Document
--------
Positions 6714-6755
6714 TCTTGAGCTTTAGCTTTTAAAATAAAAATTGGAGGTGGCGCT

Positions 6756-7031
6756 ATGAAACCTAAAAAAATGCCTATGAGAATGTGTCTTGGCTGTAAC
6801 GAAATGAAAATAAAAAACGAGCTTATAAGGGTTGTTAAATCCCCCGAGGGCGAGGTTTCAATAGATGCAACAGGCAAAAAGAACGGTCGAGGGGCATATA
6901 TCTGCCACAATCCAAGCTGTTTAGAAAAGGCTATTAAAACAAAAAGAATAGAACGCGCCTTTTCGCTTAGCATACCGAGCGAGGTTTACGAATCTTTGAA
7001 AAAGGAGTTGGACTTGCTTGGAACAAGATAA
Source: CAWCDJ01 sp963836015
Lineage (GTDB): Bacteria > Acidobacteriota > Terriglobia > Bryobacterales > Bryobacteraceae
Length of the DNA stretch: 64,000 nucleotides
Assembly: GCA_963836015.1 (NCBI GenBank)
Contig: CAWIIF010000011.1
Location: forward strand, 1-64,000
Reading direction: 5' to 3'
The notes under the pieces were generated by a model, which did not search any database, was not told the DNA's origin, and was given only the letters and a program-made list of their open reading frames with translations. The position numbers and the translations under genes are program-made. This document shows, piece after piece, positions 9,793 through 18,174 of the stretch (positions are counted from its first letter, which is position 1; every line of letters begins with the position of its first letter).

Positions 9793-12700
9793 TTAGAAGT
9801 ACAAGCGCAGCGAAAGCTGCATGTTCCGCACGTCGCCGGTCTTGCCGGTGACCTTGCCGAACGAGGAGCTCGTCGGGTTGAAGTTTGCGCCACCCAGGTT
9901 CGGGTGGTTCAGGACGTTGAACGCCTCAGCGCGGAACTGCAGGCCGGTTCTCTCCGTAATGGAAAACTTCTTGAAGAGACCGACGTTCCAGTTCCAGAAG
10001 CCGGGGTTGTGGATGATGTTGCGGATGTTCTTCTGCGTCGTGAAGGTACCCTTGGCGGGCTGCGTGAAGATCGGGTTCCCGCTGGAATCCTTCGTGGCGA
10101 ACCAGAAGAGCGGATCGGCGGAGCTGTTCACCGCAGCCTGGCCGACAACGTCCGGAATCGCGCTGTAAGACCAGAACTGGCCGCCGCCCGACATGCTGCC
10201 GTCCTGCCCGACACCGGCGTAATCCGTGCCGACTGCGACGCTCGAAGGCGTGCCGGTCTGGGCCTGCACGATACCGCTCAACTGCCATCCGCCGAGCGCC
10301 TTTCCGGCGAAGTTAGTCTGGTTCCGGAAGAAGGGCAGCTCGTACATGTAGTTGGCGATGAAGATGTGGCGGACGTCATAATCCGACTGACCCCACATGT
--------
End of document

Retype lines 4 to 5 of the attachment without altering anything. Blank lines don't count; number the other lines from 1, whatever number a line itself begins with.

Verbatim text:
6756 ATGAAACCTAAAAAAATGCCTATGAGAATGTGTCTTGGCTGTAAC
6801 GAAATGAAAATAAAAAACGAGCTTATAAGGGTTGTTAAATCCCCCGAGGGCGAGGTTTCAATAGATGCAACAGGCAAAAAGAACGGTCGAGGGGCATATA